Archbishop Hepworth said he had never made any alterations to his property, other than converting a disused bedroom into an office. “They may well be talking about the fact the church built an office and repository for documents on Cheryl Woodman’s property,” he told The Australian.
Archbishop Hepworth said the TAC had bought a former church in the Adelaide Hills for $104,000, but sold it later for $400,000.
He said the TAC used the profits of the sale to fund the office on Ms Woodman’s land at Lobethal in the hills outside Adelaide.
A Catholic archdiocese source said allegations of financial mismanagement were raised when Archbishop Hepworth was administrator of the parish of Glenelg, a beachside Adelaide suburb, in 1974.
“There has never been anything in it; the church has never been able to prove anything,” Archbishop Hepworth said. “It never happened.”
He also faced court in Ballarat about 30 years ago charged with misappropriating $1200 from the Anglican parish of Sebastopol. “I wrote a cheque from a church account for a debt; there was no conviction recorded,” he said.
Monsignor Dempsey has maintained his innocence since Archbishop Hepworth raised his allegations, and has been given the full support of the Catholic Archdiocese of Adelaide to return to parish duties.
Monsignor Dempsey said his hiatus had a serious impact on his health. “The pressure has taken its toll, and the stress of knowing that I’m innocent and having to put up with this ongoing investigation for some time.” He said his absence had created a ripple effect on his parish.
Despite the police investigation continuing, an independent report commissioned by the church and conducted by Adelaide silk Michael Abbott cleared Monsignor Dempsey last year. “It concerns me that it hasn’t been concluded, even though I’ve been cleared by Mr Abbott,” he said.
Church to hold Hearing in India
25th September The Australian
The Traditional Anglican Communion will conduct a special internal hearing in India next month into allegations of financial irregularities at the Australian arm of the church involving Archbishop John Hepworth, which were first raised by a priest he had tried to suspend.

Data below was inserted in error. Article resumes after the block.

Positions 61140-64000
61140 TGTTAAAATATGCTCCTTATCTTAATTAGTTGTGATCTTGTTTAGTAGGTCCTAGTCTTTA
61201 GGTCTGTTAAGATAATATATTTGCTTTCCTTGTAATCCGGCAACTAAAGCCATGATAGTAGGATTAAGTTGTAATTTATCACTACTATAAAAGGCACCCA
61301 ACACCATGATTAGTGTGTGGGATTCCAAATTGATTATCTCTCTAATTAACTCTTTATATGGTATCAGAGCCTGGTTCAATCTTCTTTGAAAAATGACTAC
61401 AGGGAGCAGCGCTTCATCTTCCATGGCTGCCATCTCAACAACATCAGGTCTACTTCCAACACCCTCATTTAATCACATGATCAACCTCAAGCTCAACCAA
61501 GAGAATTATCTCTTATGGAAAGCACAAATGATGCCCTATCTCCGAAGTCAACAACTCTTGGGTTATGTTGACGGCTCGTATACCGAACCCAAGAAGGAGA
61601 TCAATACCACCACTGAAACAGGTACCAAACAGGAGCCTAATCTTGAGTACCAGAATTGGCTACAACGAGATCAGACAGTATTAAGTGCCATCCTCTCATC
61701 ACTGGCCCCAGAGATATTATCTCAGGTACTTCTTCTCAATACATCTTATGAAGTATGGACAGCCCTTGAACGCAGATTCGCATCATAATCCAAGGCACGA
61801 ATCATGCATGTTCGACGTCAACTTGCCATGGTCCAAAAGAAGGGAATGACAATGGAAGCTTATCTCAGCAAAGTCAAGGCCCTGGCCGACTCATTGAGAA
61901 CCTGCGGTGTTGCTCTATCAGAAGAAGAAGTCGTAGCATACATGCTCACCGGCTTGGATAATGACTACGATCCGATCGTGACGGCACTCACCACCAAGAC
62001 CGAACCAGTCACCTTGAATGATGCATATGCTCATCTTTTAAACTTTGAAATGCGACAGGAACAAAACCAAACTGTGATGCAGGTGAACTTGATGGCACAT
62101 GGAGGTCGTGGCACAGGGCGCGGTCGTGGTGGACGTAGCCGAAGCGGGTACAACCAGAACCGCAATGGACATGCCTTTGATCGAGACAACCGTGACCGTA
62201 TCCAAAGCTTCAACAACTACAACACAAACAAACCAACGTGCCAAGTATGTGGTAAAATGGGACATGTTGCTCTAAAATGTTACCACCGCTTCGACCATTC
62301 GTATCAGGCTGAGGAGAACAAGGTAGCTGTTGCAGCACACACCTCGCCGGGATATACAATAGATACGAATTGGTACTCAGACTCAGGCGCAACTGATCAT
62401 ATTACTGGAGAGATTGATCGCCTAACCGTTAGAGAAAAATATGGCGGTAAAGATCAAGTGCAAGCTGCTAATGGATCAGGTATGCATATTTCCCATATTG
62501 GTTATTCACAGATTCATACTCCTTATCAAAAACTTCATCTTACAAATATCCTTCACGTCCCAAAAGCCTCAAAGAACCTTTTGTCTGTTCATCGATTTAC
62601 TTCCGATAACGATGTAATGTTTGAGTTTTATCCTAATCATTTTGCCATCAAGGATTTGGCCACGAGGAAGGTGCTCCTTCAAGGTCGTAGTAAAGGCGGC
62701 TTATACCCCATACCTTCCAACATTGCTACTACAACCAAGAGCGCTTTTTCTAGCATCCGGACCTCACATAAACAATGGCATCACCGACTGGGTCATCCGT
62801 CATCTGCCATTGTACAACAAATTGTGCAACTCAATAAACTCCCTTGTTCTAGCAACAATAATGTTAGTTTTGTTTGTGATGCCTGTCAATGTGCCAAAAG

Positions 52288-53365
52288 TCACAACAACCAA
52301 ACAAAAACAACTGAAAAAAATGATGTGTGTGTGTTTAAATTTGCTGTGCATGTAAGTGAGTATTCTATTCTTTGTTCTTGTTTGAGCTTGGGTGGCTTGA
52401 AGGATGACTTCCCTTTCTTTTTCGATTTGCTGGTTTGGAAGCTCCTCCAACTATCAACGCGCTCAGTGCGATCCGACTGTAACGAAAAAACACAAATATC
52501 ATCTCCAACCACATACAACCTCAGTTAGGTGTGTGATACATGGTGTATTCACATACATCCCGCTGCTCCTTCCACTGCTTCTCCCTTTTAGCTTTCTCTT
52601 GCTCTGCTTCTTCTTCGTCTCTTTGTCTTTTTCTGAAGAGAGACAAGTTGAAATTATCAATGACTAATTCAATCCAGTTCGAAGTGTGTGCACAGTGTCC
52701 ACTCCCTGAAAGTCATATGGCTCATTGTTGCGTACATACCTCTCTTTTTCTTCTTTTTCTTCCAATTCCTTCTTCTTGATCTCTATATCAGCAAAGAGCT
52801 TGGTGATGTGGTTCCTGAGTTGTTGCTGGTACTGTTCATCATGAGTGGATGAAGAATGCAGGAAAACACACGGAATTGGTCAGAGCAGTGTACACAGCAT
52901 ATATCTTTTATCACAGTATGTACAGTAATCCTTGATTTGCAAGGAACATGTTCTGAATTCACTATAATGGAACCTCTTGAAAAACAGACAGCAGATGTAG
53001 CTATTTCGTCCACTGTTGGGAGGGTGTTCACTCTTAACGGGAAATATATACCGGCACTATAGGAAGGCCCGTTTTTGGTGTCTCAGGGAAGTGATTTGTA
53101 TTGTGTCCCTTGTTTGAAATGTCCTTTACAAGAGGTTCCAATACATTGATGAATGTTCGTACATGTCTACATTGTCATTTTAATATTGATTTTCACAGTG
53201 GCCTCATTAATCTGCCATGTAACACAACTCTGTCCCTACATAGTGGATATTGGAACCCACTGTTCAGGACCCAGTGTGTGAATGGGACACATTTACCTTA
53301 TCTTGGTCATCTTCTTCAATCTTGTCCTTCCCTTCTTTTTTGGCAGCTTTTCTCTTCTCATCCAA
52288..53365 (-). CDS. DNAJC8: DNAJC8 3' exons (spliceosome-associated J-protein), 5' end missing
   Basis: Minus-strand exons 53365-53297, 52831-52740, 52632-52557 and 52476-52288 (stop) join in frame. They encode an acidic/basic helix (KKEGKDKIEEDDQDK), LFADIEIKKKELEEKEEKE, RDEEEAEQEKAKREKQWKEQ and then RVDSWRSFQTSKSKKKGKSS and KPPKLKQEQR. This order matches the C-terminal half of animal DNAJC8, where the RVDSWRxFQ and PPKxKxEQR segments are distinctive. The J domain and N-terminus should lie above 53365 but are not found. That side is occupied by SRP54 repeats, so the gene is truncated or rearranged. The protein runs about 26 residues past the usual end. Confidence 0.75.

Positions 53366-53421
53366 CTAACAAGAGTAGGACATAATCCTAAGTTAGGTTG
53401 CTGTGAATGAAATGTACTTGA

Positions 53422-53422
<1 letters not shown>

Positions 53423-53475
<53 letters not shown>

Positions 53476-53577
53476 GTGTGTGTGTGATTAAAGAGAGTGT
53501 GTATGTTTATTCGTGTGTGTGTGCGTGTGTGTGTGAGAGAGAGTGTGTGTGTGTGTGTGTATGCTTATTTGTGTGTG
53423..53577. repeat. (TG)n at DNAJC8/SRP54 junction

Archbishop Hepworth yesterday said he had not been told what charges he was facing and would not attend the tribunal in New Delhi on October 6.
The acting primate of the breakaway church, India-based Archbishop Samuel Prakash, said the allegations against the Adelaide priest were yet to be tested.
“This matter was presented by Bishop David Robarts, a standing TAC bishop in Australia, and (is) under consideration,” he said.
Bishop Robarts yesterday refused to say what allegations he had raised with the church’s international leadership, but said he hoped the issues would be resolved at the tribunal.
Archbishop Hepworth, who was instrumental in seeking his church’s reunion with Rome, was forced to resign as the global head of the TAC in April, seven months after he raised allegations that he had been raped by Adelaide Catholic priest Ian Dempsey and two others in the 1960s.
A meeting of the church leadership in South Africa this year found Archbishop Hepworth had tried to suspend Bishop Robarts from the church on “insufficient” grounds.
Yesterday, he denied any wrongdoing. “This is la-la land,” Archbishop Hepworth said. “Of course I’m not going to India – I don’t know what I’m charged with. I wasn’t even a signatory on the church’s accounts in the last six years.”